This week’s entry: 5 Pointz
What it’s about: In 1892, a water meter factory opened in Queens. A century later, the long-since abandoned building was converted to artists’ studios, and pre-gentrification New Yorkers turned it into a five-story monument to graffiti. Post-gentrification New York, however, had other ideas.
Biggest controversy: For this, we have to start at the end of the story. Jerry Wolkoff, the factory’s owner, had rented the interior of the building to artists and allowed graffiti on every surface of the exterior for 20 years. But in 2013, he made plans to tear down the building and replace it with condos, as part of a larger ongoing movement to tear down the entire city of New York and replace it with condos. The art community protested, and Wolkoff whitewashed the building overnight, destroying the artwork. By the following year, he had demolished the building.
The artists fought back. An appeal to the NYC Landmarks Preservation Commission failed, as the art was less than 30 years old and therefore not deemed historic. Despite protests, the city council unanimously approved Wolkoff’s development plan, which included affordable housing and even space for more curated graffiti. A petition to stop the demolition failed. But one effort succeeded—a coalition of artists sued over the whitewashing, arguing that the law required 90 days’ notice before the art could be destroyed. A jury agreed, and awarded $6.7 million to be divided among 21 artists.
Thing we were happiest to learn: 5 Pointz curators took pains to legitimize graffiti. In the 1980s, street art was associated with crime and urban decay, despite the success of Jean-Michel Basquiat and other graffiti-influenced artists. An artist named Pat DiLillo approached Wolkoff for permission to let artists spray-paint the building. He called the project Phun Phactory, and was adamant the term “graffiti” wasn’t used, and that artists wouldn’t replicate their work in other parts of the city. In 2002, Jonathan Cohen took over as curator, and renamed the site 5 Pointz, to represent the five boroughs of the city. (The Queens factory was near both Brooklyn and Manhattan, though was not close to the other boroughs.)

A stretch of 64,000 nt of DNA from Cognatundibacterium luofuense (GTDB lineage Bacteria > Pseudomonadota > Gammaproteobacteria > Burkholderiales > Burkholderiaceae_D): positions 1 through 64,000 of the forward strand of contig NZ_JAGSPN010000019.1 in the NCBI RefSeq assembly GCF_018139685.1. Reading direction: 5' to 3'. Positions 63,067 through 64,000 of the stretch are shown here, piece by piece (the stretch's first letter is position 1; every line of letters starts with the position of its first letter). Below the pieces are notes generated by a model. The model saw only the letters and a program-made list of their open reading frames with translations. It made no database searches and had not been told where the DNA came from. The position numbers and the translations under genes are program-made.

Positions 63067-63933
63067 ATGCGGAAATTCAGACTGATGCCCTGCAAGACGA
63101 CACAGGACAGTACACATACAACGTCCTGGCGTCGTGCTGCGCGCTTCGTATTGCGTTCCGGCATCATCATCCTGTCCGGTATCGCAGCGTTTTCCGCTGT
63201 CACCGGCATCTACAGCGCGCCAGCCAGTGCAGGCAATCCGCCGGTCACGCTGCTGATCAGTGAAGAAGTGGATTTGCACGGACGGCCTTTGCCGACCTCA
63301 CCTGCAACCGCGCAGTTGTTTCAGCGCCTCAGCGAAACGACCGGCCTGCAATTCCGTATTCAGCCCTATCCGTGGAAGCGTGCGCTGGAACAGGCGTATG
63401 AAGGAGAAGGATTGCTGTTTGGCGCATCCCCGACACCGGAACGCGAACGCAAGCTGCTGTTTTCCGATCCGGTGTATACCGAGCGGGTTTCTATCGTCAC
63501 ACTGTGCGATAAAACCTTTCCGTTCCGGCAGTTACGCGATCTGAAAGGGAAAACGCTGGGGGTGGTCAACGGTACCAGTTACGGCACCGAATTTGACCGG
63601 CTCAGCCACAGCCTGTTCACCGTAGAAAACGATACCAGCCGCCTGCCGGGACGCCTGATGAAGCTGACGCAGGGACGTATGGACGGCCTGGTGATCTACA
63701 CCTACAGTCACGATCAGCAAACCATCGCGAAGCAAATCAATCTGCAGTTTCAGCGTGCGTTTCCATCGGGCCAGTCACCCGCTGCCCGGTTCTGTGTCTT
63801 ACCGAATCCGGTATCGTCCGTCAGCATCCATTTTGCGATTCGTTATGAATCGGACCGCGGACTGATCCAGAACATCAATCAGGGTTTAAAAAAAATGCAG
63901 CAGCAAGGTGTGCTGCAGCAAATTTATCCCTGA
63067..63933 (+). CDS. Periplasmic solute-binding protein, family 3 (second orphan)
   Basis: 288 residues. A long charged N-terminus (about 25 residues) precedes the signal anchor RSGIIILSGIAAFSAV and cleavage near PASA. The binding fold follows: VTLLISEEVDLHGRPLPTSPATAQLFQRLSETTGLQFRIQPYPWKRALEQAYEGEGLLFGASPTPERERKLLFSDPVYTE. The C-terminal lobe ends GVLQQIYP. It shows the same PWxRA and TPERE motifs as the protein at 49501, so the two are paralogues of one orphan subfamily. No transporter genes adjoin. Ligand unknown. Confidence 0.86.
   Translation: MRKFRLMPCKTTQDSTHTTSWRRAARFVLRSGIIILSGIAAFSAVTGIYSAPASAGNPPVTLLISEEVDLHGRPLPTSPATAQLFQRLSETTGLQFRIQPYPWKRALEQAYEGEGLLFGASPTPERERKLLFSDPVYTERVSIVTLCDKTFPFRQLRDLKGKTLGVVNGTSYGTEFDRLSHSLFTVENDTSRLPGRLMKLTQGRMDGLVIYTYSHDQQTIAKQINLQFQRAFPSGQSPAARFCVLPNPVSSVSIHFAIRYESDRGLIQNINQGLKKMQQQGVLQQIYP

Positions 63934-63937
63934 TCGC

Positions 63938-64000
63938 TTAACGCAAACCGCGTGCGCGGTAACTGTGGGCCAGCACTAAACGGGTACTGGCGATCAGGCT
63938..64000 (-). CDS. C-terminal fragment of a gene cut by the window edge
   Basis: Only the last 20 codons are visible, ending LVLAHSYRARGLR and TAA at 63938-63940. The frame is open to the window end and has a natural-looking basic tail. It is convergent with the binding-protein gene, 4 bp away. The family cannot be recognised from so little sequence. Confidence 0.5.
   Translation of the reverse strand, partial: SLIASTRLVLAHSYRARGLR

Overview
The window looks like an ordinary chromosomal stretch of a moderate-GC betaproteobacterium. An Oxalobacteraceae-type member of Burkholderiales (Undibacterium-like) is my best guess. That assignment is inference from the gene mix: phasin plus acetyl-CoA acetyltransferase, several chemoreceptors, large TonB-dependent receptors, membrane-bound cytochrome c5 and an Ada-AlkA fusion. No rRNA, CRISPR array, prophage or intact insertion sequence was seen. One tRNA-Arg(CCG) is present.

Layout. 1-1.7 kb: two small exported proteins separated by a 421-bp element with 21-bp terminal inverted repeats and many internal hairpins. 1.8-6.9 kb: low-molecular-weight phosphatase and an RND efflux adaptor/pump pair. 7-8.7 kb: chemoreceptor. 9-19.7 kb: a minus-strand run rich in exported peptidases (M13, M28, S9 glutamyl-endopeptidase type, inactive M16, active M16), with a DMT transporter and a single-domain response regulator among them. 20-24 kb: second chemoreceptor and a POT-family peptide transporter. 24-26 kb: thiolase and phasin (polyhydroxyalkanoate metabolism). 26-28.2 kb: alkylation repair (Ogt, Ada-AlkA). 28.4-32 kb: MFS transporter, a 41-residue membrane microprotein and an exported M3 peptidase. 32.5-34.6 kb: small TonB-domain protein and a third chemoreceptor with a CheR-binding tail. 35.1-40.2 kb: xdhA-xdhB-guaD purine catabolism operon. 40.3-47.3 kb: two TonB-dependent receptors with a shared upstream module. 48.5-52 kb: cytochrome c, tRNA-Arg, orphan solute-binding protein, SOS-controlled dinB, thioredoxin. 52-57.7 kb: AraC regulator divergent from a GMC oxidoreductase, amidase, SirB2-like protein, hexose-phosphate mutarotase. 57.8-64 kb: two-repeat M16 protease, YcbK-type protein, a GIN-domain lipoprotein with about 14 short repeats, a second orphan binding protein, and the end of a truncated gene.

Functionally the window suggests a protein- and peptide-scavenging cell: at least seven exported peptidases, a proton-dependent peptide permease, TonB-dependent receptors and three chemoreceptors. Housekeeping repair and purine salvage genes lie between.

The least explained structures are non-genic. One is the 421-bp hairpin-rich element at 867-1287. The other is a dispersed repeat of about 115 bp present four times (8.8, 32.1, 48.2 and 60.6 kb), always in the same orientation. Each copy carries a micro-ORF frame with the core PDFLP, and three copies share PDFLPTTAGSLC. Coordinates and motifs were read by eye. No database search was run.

Thing we were unhappiest to learn: We don’t really get the end of the story. Wikipedia only takes us as far as early 2017, when the condo development was, “expected to be complete” by the end of that year. While the new buildings have nods to the site’s past—there are 20 art studios alongside 1,115 apartments—it’s hard to tell exactly how the new building straddles the fine line between homage and exploitation. Renderings of the as-yet-unbuilt interiors show “murals representative of the old building’s street art” and an “engraved graffiti logo,” but no indication of whether any of 5 Pointz’s original artists were invited to create those murals, or whether their style was just copied to make the luxury condo owners feel hip.
Also noteworthy: It’s perhaps unsurprising that such a striking location has been used again and again as a cinematic backdrop. Besides hosting the climax of Now You See Me and the series finale of Rescue Me, it’s also been in a ton of music videos. Hilariously, Wikipedia’s list of “hip-hop and R&B stars” includes hip-hop legend Joss Stone and R&B great Joan Jett, at the tail end of a list of actual rappers like Doug E. Fresh, Kurtis Blow, and Mobb Deep.
Best link to elsewhere on Wikipedia: In between water meters and graffiti, the 5 Pointz building was home to a record manufacturer that made CD covers and 8-track tapes. The obsolete, unlamented 8-track was a less-than-ideal format—for starters, you could neither skip tracks nor rewind/fast forward, which meant you could only listen to a full album, in order, and if you wanted to hear your favorite song again, you had to wait for it to come back around. They were also bulkier than later cassette tapes, and more likely to break. But the defunct format has a surprisingly rich history—8-tracks were developed by the Lear Jet corporation, working together with RCA Victor, Motorola, electronics company Ampex, and Ford and GM, which brought the tapes to prominence by putting 8-track players on car dashboards. 8-tracks were used in early karaoke machines, and the format survived at radio stations until the late ’90s, as a short, endlessly-repeatable tape loop was ideal for station IDs, jingles, and commercials.
Further down the Wormhole: Joss Stone cemented her place on a list of hip-hop greats in 2005, when her cover of the Beach Boys’ “God Only Knows” was used in a Gap commercial. Once called the most “perfectly constructed song in pop history,” it’s been covered by countless artists, perhaps none more unlikely than The Langley Schools Music Project. We’ll take a look at the greatest elementary-school pop group ever recorded next week.